November 16th, 2020

I witnessed a magnificent Oral History Project interview starring the legendary Micki Grant, multi-award winning composer, lyricist, musician, multi-instrumentalist, playwright/librettist, director, singer, and actress. Ms. Grant was interviewed by her dear friend Richarda Abrams who has also won a slew of awards including the Audelco Solo Performance of the Year Award for her outstanding solo show First By Faith: The Life of Mary McLeod Bethune. Their mutual admiration sparked an engaging conversation which highlighted Micki’s significant achievements in a career that spans over seven decades. Words that describe my feelings watching them include joy, awe, pride, inspiration, love, and gratitude.

First, I shall start with gratitude.  In spite of the restrictions placed upon us all by the Covid-19 pandemic, the League of Professional Theatre Women arranged for this interview to be held on a Zoom webinar…the first ever! The Internet has become the New Normal and I must say that while we could not be present in the seats of the Bruno Walter Auditorium, we were instead sitting on our couches watching the animated conversation, enjoying the personality of each, and benefitting from the laughter enriched by shared experiences.

Joy is a word I will always associate with Micki Grant. I had the privilege of meeting Micki at a League event a decade ago. I felt a life force that I can only imagine comes from a life fulfilled. If there were challenges, they did not deter her from achieving her dreams.

As she said, ”If you can visualize it, imagine it in your mind and thoughts, dream it, nothing can stand in your way. You’ll find some way to see around them, they can be moved. Dream it, want it, make the dream real!”

Born in Chicago in 1929, Micki credits her parents for encouraging her interests in music (playing the guitar, bass, piano and the violin), poetry, singing, and acting.

“Acting,” she said, “was an aspiration, not a hobby.” A book of her poetry, “A String of Pearls,” was published by her church when she was 12. She loved to impersonate radio celebrities and  film stars. What is truly awesome is the recognition she has received during her career earning her honors in theatre, television, and the recording industry. Micki was the first woman to write the lyrics and libretto for a Broadway musical, Dont Bother Me, I Cant Cope! (1972). She was also the first woman to receive a Grammy for her Broadway score of an original cast show album for Dont Bother Me, I Cant Cope! In addition, she received a Drama Desk Award for music, lyrics and for her performance in the show,  an Obie Award for music and lyrics, an Outer Critics Circle Award for music and lyrics, an NAACP Award, a Mademoiselle Achievement Award,  as well as Tony nominations. Vinnette Carroll, her brilliant collaborator and the first African-American woman to direct on Broadway (Don’t Bother Me, I Can’t Cope!), teamed up with Micki for many more collaborations including Your Arms Too Short to Box with God (1976) which also earned Tony nominations and long Broadway runs.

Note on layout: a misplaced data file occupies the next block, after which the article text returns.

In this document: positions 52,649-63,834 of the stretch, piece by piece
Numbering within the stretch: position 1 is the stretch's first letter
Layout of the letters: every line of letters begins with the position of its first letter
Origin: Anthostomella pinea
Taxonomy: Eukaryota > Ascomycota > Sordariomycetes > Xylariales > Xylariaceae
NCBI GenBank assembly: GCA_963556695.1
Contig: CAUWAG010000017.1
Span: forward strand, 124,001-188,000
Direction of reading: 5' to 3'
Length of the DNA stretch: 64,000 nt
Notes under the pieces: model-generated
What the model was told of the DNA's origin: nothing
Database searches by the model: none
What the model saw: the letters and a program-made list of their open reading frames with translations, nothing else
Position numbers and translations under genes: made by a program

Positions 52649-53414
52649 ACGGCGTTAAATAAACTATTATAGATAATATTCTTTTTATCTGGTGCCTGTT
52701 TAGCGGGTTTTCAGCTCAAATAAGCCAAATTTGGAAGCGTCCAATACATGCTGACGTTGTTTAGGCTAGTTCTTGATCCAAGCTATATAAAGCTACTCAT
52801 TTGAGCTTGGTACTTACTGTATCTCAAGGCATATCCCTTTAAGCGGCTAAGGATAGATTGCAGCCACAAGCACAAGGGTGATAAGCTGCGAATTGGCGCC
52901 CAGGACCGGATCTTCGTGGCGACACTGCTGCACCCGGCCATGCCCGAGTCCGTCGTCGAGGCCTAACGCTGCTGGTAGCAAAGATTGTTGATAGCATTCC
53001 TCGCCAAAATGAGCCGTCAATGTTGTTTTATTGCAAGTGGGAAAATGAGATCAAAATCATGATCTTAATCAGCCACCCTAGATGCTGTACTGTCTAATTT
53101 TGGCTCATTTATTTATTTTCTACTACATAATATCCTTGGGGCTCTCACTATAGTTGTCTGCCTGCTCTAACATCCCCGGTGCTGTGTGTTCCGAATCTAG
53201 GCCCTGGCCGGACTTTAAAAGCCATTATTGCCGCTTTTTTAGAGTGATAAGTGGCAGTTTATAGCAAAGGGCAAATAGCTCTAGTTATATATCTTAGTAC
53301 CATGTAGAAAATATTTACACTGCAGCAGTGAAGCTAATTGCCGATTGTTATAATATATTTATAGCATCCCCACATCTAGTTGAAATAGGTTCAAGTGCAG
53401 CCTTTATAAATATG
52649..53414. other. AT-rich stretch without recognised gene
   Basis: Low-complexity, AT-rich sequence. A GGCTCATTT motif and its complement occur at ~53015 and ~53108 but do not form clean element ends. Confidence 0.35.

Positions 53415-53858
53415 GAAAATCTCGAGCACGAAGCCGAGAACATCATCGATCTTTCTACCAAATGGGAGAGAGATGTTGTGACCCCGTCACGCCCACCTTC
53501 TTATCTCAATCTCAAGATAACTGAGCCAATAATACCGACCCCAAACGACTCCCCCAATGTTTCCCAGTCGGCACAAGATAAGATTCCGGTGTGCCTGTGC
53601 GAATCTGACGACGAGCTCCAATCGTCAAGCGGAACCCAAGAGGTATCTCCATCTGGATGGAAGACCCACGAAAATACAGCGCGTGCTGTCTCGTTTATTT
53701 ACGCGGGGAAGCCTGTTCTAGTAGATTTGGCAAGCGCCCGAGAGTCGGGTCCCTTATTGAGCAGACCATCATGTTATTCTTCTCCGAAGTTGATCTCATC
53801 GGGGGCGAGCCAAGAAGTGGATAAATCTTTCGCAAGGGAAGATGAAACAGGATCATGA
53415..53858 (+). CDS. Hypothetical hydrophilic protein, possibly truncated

Fun Fact: Her song “Pink Shoelaces,” a teenage confection recorded by Dodie Stevens in 1959, was third on the hit charts, and No. 1 in Mexico.  She also wrote jingles and received a CLIO award for one of them.

I was inspired to learn that in 1966 Micki broke the color barrier as the first African American actress to be offered a contract role on the popular daytime drama Another World. She shared her story of how she got the role of Peggy Nolan: Her Off-Broadway theatre performances—being cast in Jean Genet’s The Blacks, Brecht on Brecht (she replaced Lotte Lenya after Lenya left; people said Micki was most like Lenya), and Howard da Silva’s Off-Broadway revival of Marc Blitzstein’s The Cradle Will Rock—were praised by critics and won her an audition for the daytime drama role of Peggy Nolan that lasted from 1966-1973. During that time, she could play the contract role during the day and appear on stage in the evening.

Micki loves to work and has achieved much success in all areas of the professions and worked with great actors like Rosetta LeNoire, Ossie Davis and Ruby Dee, James Earl Jones, and Cicely Tyson. A favorite memory concerns the brilliant Langston Hughes, poet, composer, playwright, actor, who cast her in Tambourines to Glory, her Broadway debut. They shared a love for poetry. Ms. Grant drew inspiration from great poets such as Gwendolyn Brooks and Maya Angelou for being “black people of real accomplishment.” She also received a Helen Hayes Award for her role as Sadie Delaney in Having Our Say.

Micki Grant loves being able to “put actors to work.”

She met Richarda Abrams in the 1990s and describes her as a ‘flame, burning bright,” and notes that Richarda “energizes me.” There are many common threads connecting these two amazing women, starting with Chicago, their hometown. Their banter and familiarity raised the bar on this interview; love for each other and their chosen profession was felt by everyone who watched their history unfold.

I am proud of the accomplishments of the League of Professional Theatre Women and the Oral History events are a highlight of the year.  I am so grateful to the late Betty Corwin, founder and producer of the Oral History Project at Lincoln Center for her tireless efforts and commitment to archive the legacies of so many esteemed women of the theatre…in their own words! I am also very thankful to Ludovica Villar-Hauser for her determination and hard work in maintaining a continuum of excellence with this incredible project.

I encourage you to watch this remarkable and moving program that will soon be available at the Theatre on Film and Tape Archive at the NYPL for the Performing Arts. 

Paula Ewin with contributions from Richarda Abrams and Mari Lyn Henry